• Patient name and member ID number
  • SOAP Notes (Subjective, Objective, Assessment, Procedure)
  • Summary of medical history and diagnosis
  • Rationale for treatment
    • How it treats a disease or illness
    • Why it is consistent with the applicable standard of care
    • The reason that removable dentures are insufficient
  • Proposed operative report
    • Appropriate ICD-10 and CPT codes
    • Prognosis or expected outcome

Chose an Oral Surgeon

Choosing an oral surgeon to compose your letter of medical necessity is the most critical step to getting your medical insurance to cover dental implants because they have the most experience.

Health insurance covers many other oral surgery procedures. The back-office operation knows the coding requirements and has probably submitted claims to your carrier many times in the past.

Oral and maxillofacial surgeons are licensed, physicians and dentists. Their dual credentials help them compile the appropriate documentation regarding your illness or injury and treatment plan, which they can turn over to their battle-hardened staff.

What Medical Insurance Covers Dental Implants?

Sometimes people ask the wrong questions. For instance, the query, what health insurance covers dental implants suggests that shopping for a new policy answers their dilemma.

Drop the shopping around approach. Instead, get your current health insurance to pay for dental implants by proving they are medically necessary.

Blue Cross

Instead of asking whether Blue Cross medical insurance covers dental implants begin working with your doctor and dentist to verify that you have a medically necessary reason.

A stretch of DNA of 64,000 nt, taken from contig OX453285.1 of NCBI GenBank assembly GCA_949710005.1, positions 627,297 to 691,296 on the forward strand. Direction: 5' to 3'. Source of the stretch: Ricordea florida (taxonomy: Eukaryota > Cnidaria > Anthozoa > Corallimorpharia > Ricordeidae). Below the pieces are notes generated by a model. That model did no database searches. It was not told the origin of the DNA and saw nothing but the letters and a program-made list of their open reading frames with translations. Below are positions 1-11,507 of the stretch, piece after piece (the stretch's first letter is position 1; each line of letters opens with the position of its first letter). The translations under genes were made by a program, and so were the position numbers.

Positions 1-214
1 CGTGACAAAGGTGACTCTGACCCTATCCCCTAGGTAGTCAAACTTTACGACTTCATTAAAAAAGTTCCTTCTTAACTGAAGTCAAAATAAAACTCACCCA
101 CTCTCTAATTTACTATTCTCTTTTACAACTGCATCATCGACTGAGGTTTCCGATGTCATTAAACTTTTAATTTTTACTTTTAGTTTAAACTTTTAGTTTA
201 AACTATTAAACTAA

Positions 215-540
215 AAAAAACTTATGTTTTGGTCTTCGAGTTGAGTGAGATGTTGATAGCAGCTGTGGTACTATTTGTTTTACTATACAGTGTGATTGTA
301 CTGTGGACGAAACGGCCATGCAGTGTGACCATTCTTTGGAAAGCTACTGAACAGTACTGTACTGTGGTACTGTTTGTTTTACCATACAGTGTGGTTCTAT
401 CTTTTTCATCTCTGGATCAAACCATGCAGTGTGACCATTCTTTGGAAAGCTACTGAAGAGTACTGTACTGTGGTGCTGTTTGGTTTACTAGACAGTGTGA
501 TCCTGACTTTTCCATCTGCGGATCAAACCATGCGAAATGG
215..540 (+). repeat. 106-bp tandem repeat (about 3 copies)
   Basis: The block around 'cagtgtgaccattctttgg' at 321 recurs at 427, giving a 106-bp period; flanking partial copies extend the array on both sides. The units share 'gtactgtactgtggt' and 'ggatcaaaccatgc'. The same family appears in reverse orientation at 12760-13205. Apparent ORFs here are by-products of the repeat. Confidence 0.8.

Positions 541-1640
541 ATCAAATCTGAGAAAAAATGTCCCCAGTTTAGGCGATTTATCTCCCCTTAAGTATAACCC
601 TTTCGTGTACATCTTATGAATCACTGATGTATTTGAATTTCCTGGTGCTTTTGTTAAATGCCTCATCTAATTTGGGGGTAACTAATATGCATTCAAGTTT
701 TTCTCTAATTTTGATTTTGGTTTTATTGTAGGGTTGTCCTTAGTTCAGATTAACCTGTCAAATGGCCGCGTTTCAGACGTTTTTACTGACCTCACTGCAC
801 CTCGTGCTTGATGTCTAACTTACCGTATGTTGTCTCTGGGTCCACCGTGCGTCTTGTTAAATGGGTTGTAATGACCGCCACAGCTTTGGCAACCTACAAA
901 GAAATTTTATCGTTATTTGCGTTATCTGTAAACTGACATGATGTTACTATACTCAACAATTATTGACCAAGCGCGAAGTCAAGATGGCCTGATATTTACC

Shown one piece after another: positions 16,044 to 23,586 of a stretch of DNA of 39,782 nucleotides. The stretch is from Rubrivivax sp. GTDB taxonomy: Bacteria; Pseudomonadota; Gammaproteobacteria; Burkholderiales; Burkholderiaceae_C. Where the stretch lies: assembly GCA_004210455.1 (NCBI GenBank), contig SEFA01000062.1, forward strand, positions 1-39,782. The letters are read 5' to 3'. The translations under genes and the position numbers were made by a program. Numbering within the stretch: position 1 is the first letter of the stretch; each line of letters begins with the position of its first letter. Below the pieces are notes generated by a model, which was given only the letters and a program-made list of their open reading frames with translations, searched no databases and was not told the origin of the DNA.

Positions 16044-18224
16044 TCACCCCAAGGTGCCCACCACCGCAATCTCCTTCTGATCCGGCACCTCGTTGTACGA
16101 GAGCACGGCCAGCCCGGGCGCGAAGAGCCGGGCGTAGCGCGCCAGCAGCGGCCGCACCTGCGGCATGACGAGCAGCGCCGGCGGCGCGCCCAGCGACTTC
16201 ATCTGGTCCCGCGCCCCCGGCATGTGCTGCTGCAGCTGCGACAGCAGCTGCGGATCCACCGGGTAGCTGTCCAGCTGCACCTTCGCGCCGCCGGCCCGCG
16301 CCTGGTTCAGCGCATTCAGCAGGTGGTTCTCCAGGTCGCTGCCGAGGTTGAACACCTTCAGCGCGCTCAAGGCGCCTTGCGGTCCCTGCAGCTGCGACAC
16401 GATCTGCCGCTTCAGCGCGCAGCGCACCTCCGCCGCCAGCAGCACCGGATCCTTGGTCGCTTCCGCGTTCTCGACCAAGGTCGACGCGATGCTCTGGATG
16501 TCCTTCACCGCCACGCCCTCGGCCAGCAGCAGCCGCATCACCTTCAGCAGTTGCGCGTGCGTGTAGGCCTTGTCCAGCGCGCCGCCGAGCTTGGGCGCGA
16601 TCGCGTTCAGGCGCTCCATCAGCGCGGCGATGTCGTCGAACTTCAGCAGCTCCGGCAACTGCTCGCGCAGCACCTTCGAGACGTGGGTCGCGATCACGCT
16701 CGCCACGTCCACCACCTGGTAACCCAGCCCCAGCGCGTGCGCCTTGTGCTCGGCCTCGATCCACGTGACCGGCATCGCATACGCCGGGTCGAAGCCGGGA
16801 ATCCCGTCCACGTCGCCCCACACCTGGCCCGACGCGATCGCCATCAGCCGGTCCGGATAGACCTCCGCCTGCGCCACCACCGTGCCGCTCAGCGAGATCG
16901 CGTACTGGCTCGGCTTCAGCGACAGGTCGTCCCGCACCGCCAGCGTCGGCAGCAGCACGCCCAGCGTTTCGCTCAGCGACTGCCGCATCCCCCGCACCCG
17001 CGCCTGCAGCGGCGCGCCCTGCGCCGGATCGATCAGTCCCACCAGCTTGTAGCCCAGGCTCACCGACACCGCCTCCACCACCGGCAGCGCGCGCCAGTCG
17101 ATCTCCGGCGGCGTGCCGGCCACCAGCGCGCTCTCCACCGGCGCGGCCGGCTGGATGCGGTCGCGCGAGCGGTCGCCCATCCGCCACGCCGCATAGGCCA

Blue Cross Blue Shield (BCBS) is a national federation of thirty-five independently owned and operated insurance companies, individually setting their claims underwriting standards.

Send the letter of medical necessity to the specific (1 of 35) BCBS company issuing your policy. They are the final authority on the subject – not this article, and certainly not posts in online forums.

Medicaid

Medicaid covers dental implants under the health insurance component when medically necessary. However, each state runs the federal program for citizens in their region, and they often select private companies to administer claims.

Managed Care Organizations (MCO) operate the claims underwriting process for Medicaid under contract through the states. Submit the letter of medical necessity to the MCO listed on your member ID card to get a final determination.

Name-brand insurance companies operate as MCOs for Medicaid, often in many states, so don’t feel bad if you find it confusing. You are not alone if Aetna, Caresource, Fidelis, Humana, Molina, United Health Care, or Wellcare manage your plan.

Medicare

Medicare could cover dental implants when medically necessary, as described above. However, seniors with qualifying health conditions should verify that they are sending the letter and documentation to the correct organization.

Seniors with regular Medicare Parts A & B should submit their documents to the Centers for Medicare & Medicaid Services (CMS)

Seniors with Medicare Advantage plans should direct their correspondence to the private company managing the policy, such as United Healthcare, Humana, BCBS, CVS Health, and Kaiser Permanente.